6. Prep your body.

Physically prepare to be alert and confident. I used to ask for interviews at 10 a.m. so that I could get in a morning run. The endorphins boost me up. Exercise, the right time of a day, a good night's sleep and a tested pre-interview meal make a difference. Many women feel more confident wearing high heels. Maybe a haircut or a new shirt tells your body to be poised and calm.

7. Build rapport.

Find out who will be conducting the interview so that you can build rapport. Examine their web presence for commonalities. Do you share a hobby, alma mater, hometown, college major or favorite sports team? Those connections foster cultural affinity between you and the interviewers. By the way, the interviewers will research you too, so clean up your online portfolio and social profiles (preferably before you apply for jobs!).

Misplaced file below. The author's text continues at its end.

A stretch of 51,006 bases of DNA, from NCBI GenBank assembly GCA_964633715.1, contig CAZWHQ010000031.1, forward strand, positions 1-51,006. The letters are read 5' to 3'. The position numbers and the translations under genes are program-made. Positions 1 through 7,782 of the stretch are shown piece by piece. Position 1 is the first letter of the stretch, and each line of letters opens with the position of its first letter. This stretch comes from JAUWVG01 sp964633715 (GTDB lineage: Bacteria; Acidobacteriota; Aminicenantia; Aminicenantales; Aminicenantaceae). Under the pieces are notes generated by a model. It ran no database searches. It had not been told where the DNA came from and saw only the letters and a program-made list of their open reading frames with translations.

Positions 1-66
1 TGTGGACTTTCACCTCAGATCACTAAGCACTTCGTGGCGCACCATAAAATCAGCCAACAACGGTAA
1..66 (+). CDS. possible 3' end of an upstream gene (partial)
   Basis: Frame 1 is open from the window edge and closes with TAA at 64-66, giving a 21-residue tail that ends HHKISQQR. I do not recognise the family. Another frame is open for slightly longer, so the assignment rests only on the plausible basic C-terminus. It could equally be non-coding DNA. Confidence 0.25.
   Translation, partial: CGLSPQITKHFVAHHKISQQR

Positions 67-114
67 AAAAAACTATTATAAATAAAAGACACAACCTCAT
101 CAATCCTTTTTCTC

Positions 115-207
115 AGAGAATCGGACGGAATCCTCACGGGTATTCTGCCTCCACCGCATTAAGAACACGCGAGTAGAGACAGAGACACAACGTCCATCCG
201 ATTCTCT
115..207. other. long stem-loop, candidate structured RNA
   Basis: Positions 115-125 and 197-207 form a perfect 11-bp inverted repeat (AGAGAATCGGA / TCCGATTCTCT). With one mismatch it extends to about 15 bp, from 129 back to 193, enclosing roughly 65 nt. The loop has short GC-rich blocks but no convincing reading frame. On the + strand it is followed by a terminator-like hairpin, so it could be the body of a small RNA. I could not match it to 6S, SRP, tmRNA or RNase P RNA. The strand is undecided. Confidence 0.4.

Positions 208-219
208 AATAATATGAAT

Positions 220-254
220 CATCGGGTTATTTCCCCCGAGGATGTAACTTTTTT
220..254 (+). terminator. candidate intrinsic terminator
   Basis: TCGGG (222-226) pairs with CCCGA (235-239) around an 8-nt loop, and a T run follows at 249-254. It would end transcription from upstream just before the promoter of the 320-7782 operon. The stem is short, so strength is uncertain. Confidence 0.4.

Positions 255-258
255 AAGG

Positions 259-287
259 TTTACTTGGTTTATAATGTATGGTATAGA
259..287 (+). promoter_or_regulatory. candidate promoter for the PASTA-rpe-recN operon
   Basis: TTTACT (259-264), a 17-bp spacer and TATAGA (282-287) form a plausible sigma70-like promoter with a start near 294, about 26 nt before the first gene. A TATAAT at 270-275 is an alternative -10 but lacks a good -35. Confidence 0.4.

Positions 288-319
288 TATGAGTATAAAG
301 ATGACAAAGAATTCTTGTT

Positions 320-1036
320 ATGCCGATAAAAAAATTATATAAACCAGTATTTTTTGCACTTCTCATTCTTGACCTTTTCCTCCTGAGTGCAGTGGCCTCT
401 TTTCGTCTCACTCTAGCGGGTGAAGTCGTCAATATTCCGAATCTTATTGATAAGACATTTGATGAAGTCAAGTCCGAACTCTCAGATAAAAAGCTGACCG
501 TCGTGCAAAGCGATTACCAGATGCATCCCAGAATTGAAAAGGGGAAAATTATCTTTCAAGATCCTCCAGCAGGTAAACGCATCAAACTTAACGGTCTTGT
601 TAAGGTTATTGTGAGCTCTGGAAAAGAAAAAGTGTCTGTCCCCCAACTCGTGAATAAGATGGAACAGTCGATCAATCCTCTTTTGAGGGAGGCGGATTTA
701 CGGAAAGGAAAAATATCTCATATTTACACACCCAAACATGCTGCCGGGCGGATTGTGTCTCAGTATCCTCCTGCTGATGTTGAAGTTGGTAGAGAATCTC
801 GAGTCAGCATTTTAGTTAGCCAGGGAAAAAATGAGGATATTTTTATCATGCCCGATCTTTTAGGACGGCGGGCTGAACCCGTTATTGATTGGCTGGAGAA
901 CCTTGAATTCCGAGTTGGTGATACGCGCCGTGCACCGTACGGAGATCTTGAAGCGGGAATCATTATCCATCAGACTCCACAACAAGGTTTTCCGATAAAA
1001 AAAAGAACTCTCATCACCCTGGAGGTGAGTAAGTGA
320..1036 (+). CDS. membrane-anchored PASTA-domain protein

8. Who are you on the worst days?

Interviewers assume you can do competent work on an ideal day (or they wouldn't have offered the interview). What about in the most stressful and difficult moments? Talk about times you messed up or confronted great challenges yet came out as winner. Companies don't want perfect employees -- they want resilient workers who fail fast, learn and adapt. Be the person a company needs in difficult moments.

Related: Elon Musk Puts Potential SpaceX Hires Through a Grueling Interviewing Process One Former Employee Calls a 'Gauntlet'

9. Share facts, not boasts.